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Killer quake strikes Morocco

People react during the funeral of two victims of the deadly earthquake, in Moulay Brahim, Morocco.

People react during the funeral of two victims of the deadly earthquake, in Moulay Brahim, Morocco.


The North African nation of Morocco continues to deal with the effects of a catastrophic earthquake that struck on Saturday night, killing at least 2,100 people and injuring another 2,400.

The quake struck in the High Atlas Mountain range, 45 miles southwest of the city of Marrakech, home to 840,000 people. At 6.8 on the Richter scale, it was the country’s most powerful tremor in a century, impacting 300,000 residents in the surrounding area, with some towns totally demolished. Thousands of displaced people are now sleeping outside, in tents, parks and even on roadways.

Rescue workers are struggling to reach survivors in remote areas and the death toll is expected to rise. Many ancient buildings in the Medina, or old town, of Marrakech have been reduced to rubble, and other historic sites destroyed.

Leaders around the world, including American President Joe Biden, Indian Prime Minister Narendra Modi, Chinese leader Xi Jinping, and Russian President Vladimir Putin, sent condolences and many governments offered support.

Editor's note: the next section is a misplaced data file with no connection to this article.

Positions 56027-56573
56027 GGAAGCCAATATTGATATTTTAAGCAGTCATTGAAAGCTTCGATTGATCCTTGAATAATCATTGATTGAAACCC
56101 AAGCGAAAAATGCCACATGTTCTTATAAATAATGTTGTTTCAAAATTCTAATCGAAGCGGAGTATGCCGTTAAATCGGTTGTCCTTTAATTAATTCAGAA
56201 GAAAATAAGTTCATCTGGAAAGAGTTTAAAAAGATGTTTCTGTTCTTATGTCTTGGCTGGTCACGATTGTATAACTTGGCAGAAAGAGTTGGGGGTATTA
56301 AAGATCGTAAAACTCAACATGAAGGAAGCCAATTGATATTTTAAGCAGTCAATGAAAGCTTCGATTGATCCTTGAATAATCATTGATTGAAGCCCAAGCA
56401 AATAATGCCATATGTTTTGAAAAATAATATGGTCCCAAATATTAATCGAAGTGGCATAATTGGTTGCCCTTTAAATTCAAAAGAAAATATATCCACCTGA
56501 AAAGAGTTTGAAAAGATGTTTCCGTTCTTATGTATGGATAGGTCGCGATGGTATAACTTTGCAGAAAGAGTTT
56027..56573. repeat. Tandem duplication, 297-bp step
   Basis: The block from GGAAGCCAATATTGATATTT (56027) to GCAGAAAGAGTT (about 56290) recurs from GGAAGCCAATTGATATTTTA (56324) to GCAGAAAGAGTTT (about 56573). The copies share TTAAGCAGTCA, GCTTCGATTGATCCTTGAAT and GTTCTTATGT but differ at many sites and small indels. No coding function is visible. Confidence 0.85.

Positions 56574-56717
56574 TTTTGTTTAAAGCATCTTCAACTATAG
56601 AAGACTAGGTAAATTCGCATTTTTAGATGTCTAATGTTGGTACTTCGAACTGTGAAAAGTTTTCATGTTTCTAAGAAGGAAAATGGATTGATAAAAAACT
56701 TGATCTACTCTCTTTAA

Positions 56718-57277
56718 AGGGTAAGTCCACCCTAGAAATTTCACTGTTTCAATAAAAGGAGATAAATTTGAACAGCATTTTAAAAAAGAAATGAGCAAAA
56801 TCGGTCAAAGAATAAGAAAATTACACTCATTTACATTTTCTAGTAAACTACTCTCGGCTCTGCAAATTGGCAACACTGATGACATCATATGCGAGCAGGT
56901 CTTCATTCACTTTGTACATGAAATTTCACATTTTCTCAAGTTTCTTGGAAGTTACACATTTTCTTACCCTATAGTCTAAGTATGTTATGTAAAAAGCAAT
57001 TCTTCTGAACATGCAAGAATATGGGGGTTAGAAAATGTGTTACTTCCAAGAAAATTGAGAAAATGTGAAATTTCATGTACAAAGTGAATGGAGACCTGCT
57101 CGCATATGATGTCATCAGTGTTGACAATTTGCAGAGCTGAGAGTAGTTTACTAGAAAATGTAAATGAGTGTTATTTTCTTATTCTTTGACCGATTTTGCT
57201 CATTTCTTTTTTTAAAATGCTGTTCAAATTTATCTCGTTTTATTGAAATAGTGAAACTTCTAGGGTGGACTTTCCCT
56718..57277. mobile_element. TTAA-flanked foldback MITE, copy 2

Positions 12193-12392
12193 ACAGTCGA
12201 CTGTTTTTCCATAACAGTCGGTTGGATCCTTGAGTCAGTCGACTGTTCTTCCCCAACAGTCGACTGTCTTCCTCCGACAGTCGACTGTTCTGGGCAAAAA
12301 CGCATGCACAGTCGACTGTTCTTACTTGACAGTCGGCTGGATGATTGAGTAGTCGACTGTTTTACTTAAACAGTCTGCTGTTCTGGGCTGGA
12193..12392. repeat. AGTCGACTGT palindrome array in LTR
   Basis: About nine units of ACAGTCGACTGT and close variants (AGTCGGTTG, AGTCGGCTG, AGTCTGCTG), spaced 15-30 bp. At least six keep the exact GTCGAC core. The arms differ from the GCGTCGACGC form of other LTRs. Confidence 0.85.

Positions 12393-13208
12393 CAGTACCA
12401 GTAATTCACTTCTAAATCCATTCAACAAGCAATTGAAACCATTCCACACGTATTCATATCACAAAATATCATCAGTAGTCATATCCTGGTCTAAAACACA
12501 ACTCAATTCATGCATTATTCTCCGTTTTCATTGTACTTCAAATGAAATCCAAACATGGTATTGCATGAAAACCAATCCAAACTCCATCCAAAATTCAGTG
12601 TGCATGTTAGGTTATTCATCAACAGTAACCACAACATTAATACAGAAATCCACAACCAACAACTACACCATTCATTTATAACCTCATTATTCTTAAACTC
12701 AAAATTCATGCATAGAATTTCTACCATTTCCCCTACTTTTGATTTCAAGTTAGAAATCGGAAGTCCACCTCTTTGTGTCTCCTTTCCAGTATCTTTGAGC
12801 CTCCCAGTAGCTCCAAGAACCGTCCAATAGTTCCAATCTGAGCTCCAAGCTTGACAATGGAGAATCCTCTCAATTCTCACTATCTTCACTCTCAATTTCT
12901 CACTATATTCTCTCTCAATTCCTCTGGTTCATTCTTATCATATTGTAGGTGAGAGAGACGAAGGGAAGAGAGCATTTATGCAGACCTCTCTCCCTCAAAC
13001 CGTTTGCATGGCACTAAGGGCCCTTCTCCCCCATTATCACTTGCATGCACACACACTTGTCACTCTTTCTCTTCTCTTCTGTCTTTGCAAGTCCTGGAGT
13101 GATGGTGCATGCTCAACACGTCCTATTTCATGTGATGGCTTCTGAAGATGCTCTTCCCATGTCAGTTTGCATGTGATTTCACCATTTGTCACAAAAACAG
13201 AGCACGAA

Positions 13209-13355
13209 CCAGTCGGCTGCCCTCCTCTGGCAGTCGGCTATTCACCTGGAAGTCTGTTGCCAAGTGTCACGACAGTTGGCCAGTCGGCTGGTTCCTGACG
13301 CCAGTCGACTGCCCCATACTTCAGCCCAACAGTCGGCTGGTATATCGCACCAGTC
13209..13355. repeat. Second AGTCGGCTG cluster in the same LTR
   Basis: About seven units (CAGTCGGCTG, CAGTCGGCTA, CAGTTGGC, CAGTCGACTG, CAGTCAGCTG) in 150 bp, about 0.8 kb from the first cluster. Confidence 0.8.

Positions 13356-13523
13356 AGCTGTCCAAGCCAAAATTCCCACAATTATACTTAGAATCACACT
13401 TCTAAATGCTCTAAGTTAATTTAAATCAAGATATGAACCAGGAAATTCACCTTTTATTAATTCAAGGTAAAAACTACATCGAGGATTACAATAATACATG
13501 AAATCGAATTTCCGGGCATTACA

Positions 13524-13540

Meanwhile, at the G20 summit in Delhi, President Emmanuel Macron of France, which remains Morocco’s main foreign investor, trade partner and creditor, announced the activation of a French government fund to support “solidarity actions”; as of Sunday evening, nearly 2 million euros ($2.14 million US) had been pledged. Many French companies have also offered assistance.

Turkey, which suffered its own devastating earthquake earlier this year, also offered emergency assistance, including tents and personnel, while Algeria, which severed diplomatic ties with Morocco in 2021 and closed its airspace to Moroccan aircraft, has reopened it for humanitarian aid and medical flights.

As of late Sunday, the Moroccan government declared that it had accepted emergency assistance from only four countries, the UK, Spain, Qatar and the United Arab Emirates, amid criticism about the length of time taken to approve assistance in the crucial hours after the disaster. King Mohammed VI also established a relief commission to distribute aid to survivors, including orphans and people who are now homeless, declared three days of national mourning, and indicated that the Moroccan government will consider other offers of assistance if it deems them necessary.


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